Edgewater Home Search May 29, 2024
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Edgewater: A Vibrant Chicago Neighborhood by the Lake

Edgewater is a picturesque lakefront community situated on the North Side of Chicago, Illinois. Nestled just six miles north of the bustling Loop, Edgewater is the city's most recent addition to its roster of 77 official community areas. The neighborhood is geographically defined by Foster Avenue to the south, Devon Avenue to the north, Ravenswood Avenue to the west, and the serene shores of Lake Michigan to the east.

One of Edgewater's most cherished assets is its collection of beautiful beaches, which residents eagerly embrace during the late spring, summer, and early autumn months. Stretching southward from Edgewater is Lincoln Park, the largest park in Chicago, extending for a remarkable seven miles along the lakefront and almost reaching downtown.

Historically, Edgewater occupied the northeastern corner of Lake View Township, functioning as an independent suburb before being annexed by the city of Chicago in 1889. Today, its neighboring communities include Uptown to the south, Lincoln Square to the west, West Ridge to the northwest, and Rogers Park to the north.

Edgewater's Evolution: From Farms to Homes

The transformation of Edgewater began in the 1880s when developers started purchasing orchards and farms, clearing dense woodlands to pave the way for urban development. During this period, the population of the Lake View Township, where Edgewater was located, surged from 2,000 to an astounding 45,000 residents between 1870 and 1887. This explosive growth necessitated greater access to public services, leading to the annexation of Lake View by Chicago in 1889.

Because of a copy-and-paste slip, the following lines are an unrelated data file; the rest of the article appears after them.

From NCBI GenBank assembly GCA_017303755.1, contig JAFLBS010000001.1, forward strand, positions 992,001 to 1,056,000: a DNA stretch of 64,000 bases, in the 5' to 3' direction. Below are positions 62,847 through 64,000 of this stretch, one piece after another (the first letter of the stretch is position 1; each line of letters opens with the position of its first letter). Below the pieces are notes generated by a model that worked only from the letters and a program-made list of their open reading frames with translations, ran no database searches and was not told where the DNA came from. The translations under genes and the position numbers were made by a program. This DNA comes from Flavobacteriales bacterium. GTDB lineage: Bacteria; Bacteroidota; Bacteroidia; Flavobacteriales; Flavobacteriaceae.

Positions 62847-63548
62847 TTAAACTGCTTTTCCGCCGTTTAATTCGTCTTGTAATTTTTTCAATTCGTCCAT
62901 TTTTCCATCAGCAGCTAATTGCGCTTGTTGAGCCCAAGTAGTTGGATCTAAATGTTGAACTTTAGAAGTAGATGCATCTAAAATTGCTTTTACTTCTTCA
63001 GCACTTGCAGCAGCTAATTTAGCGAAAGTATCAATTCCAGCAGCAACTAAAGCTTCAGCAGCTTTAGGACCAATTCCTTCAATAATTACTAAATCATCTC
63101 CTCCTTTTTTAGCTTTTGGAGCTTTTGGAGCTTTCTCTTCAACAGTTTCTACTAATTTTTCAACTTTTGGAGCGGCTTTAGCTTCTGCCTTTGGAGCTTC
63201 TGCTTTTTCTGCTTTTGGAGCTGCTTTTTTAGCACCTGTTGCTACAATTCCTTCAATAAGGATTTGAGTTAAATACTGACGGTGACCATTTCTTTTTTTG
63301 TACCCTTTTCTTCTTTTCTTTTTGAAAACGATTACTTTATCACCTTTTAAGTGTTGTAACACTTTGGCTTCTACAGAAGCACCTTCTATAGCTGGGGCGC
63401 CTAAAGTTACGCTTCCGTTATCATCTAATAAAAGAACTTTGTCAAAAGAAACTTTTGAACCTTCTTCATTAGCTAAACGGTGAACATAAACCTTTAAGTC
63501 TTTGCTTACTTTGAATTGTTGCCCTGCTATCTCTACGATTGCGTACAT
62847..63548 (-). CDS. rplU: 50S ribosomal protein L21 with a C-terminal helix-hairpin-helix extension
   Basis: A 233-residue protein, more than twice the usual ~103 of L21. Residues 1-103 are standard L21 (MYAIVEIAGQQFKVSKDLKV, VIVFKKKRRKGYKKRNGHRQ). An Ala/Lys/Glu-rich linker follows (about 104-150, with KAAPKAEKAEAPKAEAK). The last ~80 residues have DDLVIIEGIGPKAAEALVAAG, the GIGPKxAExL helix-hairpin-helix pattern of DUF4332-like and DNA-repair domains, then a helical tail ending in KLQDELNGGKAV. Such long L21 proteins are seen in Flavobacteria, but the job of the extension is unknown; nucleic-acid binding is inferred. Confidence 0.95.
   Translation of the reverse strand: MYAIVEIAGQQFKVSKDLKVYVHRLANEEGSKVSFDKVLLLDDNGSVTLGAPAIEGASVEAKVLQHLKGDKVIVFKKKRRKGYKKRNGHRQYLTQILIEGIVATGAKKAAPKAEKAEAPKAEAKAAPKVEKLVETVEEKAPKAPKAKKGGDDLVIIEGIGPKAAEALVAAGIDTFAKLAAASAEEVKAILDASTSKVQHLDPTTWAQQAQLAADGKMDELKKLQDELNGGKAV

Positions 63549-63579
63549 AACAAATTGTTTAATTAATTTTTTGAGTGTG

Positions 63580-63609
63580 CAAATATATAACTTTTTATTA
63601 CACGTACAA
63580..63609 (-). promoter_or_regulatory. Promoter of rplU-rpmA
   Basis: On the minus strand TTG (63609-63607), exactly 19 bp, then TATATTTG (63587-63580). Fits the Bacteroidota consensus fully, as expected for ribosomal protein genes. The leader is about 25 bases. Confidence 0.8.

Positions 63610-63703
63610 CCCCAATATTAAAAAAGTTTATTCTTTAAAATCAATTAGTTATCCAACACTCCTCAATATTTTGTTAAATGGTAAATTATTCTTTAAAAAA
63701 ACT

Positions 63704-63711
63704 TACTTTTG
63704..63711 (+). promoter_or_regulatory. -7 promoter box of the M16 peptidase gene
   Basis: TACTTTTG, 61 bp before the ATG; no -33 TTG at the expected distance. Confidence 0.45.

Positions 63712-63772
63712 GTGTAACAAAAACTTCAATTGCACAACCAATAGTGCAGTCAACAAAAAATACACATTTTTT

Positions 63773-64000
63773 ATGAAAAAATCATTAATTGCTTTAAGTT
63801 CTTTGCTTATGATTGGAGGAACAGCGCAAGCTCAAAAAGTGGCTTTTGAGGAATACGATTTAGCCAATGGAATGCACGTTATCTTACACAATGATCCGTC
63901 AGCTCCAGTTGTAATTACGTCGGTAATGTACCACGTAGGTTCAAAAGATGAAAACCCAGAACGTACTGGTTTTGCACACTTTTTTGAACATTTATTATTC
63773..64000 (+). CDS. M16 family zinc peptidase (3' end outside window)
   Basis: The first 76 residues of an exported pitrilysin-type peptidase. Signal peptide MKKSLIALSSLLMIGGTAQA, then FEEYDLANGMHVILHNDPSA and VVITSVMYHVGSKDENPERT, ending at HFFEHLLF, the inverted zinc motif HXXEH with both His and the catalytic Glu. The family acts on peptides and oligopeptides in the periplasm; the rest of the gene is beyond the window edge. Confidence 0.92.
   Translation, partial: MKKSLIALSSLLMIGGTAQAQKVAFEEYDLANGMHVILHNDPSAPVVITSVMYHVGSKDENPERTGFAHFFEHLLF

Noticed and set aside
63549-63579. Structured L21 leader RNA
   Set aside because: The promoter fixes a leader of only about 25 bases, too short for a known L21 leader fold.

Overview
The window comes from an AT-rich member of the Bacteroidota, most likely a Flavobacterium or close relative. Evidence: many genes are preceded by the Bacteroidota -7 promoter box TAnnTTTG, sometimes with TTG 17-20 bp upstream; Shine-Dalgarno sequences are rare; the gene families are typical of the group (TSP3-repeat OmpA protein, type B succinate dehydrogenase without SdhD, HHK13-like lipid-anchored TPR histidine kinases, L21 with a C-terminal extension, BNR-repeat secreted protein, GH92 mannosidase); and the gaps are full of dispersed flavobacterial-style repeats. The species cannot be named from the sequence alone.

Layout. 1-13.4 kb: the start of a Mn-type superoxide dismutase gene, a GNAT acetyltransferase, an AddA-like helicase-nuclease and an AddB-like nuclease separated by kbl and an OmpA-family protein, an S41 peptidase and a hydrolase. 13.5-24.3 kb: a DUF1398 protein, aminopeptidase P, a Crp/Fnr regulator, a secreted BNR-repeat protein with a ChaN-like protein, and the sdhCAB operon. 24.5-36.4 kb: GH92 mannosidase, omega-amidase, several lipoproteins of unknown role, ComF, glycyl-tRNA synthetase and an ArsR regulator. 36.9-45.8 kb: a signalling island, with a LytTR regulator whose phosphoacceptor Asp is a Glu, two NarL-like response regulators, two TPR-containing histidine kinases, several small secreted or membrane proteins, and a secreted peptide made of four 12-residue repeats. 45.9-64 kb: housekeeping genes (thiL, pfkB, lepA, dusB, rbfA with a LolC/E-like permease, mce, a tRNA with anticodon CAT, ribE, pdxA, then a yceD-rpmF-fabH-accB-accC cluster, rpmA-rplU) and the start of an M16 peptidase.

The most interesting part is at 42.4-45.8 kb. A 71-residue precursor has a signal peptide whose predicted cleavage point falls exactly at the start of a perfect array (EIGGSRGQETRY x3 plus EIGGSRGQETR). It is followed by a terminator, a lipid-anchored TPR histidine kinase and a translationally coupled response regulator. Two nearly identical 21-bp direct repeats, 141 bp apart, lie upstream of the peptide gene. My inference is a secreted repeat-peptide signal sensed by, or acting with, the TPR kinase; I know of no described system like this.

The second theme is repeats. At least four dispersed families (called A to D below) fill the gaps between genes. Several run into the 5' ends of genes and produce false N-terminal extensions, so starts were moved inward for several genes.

In 1885, John Lewis Cochran, a prominent developer, bestowed the name "Edgewater" upon the northeastern segment of Lake View. Cochran was a tobacco salesman from Philadelphia who carried elements of his hometown's culture and geography with him to Edgewater. He named the streets in the area after train stations along the Pennsylvania Railroad's Main Line, many of which still exist today. This unique naming tradition includes streets like Ardmore Avenue (named after Ardmore, PA), Thorndale Avenue (Thorndale, PA), Bryn Mawr Avenue (Bryn Mawr, PA), Berwyn Avenue (Berwyn, PA), Devon Avenue (Devon, PA), Rosemont Avenue (Rosemont, PA), and Wayne Avenue (Wayne, PA).

In the early 1900s, Edgewater had firmly established itself as one of Chicago's most prestigious communities. Mansions adorned the lakefront, while large single-family homes stretched inland to the former farming village known as Andersonville, also referred to as Somerdale at the time. A defining symbol of Edgewater's affluence and prime lakefront location was the Edgewater Beach Hotel, which welcomed its first guests in 1916 at 5349 N. Sheridan. This iconic "sunrise" yellow hotel met its end in 1970, but the "sunset" pink Edgewater Beach Apartments building still stands proudly at the northern tip of Lake Shore Drive. Edgewater's building boom reached its zenith in 1926, and property values reached their peak in 1928. As Edgewater expanded, the area known as Uptown emerged as its commercial heart, featuring a vibrant nightlife, entertainment, and tall commercial buildings.